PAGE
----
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  Publicity Stills of "Shaolin Girl"
(Courtesy from Festive Films)

First there was “Shaolin Soccer”, then “Kung Fu Hustle.”
Now comes “Shaolin Girl”, the most exciting Kung Fu film ever!

Director: Katsuyuki Motohiro
Cast: Kou Shibasaki, Toru Nakamura, Kitty Zhang, Tin Kai Man, Lam Tze Chung, Takashi Okamura, Yosuke Eguchi
RunTime: 1 hr 53 mins
Released By: Festive Films & GV
Rating: PG
Official Website: http://www.festivefilms.com/shaolingirl/

Opening Day: 19 June 2008


Produced by Stephen Chow (Shaolin Soccer, CJ7), Shaolin Girl tells the story of a girl by the name of Rin, who is compelled to take over her late grandfather’s kung-fu dojo. She endures 3,000 days of brutal training at the Shaolin Martial Arts School in China before returning to her native Japan. But what awaits her is a dojo that lies in tatters and students who have abandoned the true discipline of Shaolin kung-fu.

While struggling to restore her grandfather’s school to its former glory and spread a genuine Shaolin philosophy, Rin attends university where she becomes the star member of the lacrosse team. While Rin’s exceptional physical abilities being a string of victories to the team, her teammates in turn come to her aid by helping her reestablish the dojo. Just as fortune seems to smile upon her, a dark incident from a past Rin knew nothing about rears its ugly head and throws her into a fantastic showdown with tremendous evil. Is the Shaolin Girl up to the challenge?

Movie Review:

The Point (Short Review)

Failing to balance the formula from the successful Shaolin Soccer and branching out to something new, Shaolin Girl ended up as a messy and unfunny Kungfu parody homage. It started with the wrong choice of unpopular sport and after spending so much time, the sport element didn’t even matter for the movie finale. The Kungfu and CGI also felt sluggish and unspectacular. Lastly, the villain here lacks strong motivation and characterization to be a badass. Overall, this sissified version of Shaolin Soccer bores with it’s directionless homage.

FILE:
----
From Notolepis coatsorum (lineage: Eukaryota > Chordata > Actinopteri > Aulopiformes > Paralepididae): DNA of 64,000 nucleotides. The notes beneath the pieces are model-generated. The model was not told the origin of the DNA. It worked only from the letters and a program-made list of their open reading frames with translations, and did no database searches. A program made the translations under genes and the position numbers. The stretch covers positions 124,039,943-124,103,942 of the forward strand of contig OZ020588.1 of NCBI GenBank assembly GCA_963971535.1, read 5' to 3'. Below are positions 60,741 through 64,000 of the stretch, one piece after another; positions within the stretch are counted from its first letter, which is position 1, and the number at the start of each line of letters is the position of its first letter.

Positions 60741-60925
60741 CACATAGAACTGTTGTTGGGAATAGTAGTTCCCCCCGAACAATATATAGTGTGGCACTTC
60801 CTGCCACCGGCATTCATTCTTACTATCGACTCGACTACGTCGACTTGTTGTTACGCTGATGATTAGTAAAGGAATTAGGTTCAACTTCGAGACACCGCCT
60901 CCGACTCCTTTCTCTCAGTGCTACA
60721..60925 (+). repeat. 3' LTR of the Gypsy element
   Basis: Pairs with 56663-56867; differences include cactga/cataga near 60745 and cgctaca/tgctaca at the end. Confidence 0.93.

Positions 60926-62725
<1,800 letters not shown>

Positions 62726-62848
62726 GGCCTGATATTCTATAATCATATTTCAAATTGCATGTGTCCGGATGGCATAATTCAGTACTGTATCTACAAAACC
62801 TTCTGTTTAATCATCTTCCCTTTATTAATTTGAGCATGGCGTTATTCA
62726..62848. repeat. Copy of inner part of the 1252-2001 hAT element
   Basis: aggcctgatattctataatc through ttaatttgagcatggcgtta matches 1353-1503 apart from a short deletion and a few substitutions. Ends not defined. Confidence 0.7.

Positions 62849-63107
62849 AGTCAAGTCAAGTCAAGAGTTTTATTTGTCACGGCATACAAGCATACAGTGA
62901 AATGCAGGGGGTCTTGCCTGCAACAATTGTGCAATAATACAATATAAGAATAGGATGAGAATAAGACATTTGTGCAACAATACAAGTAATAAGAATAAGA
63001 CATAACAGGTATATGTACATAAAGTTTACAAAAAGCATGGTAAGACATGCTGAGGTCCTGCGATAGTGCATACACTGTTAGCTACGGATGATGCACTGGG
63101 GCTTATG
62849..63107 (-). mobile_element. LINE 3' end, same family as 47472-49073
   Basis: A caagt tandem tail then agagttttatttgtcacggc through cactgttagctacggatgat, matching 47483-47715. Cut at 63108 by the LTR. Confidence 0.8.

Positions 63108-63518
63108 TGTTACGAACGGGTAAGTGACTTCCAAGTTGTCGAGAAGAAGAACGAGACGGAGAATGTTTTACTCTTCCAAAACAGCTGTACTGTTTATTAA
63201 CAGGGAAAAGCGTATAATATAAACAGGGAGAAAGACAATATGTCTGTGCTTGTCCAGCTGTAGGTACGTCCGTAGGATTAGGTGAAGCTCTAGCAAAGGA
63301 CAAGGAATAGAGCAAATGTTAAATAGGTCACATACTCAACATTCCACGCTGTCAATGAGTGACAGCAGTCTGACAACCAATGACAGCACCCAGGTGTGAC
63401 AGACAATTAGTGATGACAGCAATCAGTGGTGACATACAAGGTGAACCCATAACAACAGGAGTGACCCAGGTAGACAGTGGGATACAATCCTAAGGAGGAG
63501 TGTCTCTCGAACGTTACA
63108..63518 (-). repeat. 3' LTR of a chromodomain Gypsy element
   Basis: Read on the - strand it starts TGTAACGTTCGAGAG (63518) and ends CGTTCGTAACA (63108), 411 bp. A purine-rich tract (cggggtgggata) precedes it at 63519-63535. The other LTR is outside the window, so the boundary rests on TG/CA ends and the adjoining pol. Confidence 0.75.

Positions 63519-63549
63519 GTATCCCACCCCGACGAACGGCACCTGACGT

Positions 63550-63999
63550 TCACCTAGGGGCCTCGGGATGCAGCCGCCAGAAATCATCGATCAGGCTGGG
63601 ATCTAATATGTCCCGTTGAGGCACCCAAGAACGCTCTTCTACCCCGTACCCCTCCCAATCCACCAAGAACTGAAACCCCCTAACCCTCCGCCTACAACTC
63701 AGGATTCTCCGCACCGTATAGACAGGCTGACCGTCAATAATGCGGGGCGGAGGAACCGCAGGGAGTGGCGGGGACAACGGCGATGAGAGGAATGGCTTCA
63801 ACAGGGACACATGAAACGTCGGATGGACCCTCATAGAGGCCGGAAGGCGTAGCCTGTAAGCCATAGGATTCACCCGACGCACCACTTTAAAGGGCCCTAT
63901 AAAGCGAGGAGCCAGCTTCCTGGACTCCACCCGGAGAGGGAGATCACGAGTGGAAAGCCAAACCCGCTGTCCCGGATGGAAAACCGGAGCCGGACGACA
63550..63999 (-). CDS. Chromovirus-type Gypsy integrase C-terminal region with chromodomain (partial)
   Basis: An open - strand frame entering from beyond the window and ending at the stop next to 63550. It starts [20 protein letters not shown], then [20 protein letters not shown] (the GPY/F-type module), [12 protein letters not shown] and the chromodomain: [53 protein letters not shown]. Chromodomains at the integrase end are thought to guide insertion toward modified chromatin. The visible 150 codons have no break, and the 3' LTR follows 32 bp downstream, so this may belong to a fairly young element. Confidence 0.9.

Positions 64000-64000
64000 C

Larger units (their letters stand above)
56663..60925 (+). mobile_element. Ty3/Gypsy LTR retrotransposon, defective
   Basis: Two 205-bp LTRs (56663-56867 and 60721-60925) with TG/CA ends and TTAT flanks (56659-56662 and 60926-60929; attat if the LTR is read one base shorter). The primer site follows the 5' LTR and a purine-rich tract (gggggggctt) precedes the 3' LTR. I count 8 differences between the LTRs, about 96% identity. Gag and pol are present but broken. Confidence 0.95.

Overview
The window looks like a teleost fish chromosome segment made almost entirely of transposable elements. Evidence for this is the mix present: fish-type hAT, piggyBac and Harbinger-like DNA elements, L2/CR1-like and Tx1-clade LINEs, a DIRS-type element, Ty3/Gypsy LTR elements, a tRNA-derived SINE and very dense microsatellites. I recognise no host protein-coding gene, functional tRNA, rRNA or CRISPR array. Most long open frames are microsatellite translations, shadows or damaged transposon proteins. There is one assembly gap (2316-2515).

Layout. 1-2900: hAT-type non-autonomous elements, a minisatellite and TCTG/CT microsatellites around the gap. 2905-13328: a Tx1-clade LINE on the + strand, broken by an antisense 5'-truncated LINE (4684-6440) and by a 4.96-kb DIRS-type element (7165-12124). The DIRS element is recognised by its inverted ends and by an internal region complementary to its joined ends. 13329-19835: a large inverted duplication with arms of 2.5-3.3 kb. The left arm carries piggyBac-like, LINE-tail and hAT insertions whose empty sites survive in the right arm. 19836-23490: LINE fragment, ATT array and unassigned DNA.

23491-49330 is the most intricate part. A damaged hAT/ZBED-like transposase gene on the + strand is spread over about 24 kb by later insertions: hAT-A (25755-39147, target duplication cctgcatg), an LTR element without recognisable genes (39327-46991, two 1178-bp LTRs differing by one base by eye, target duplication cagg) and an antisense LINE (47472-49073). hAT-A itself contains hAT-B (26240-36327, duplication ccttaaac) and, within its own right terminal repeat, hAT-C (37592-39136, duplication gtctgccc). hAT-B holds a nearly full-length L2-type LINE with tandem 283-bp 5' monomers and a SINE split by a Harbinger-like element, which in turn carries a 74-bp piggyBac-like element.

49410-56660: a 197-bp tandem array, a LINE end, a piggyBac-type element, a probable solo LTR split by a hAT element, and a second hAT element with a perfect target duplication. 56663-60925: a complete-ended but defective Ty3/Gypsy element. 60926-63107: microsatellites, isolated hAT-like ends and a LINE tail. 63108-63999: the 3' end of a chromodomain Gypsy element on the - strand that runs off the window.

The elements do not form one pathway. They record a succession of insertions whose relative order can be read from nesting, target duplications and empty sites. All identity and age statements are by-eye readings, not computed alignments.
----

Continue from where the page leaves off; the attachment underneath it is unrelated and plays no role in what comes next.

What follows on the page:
The Rant (Long Review)

It has always been a trend when a movie became extremely popular that the Hong Kong movie industry will churn up endless supply of Knockoffs to cash in on fans who just couldn’t get enough. Surprisingly Japan have also jumped in the trend by creating this inferior spin-off and even more astonishing was that Stephen Chow had given it’s blessing by serving as a producer (and even include his CJ7 co-star in this mess … maybe he really hates her as the tabloids are saying).

Beside the Kawaii (cute) girls galore (something Japan never seems to be shortage of) and Kitty Zhang to provide the eye candy to relief the boredom, there are so many things that went wrong with Shaolin Girl.

Firstly, the inept copying of Shaolin soccer was pointlessly trivial and served only as a time waster. Rin (Kou Shibasaki) went around recruiting people to learn the Shaolin martial arts like Stephen Chow in Shaolin Soccer but failing to get a decent laugh from it and it even felt that this clueless girl was going around begging desperately.

Then the finding of her fellow dojo mates which shouldn’t be unfamiliar for fans of Shaolin Soccer. The difference here is that it hardly matters whether these fellow ex students return or not because after mentioning them, they fade away into oblivion and once again, a time waster.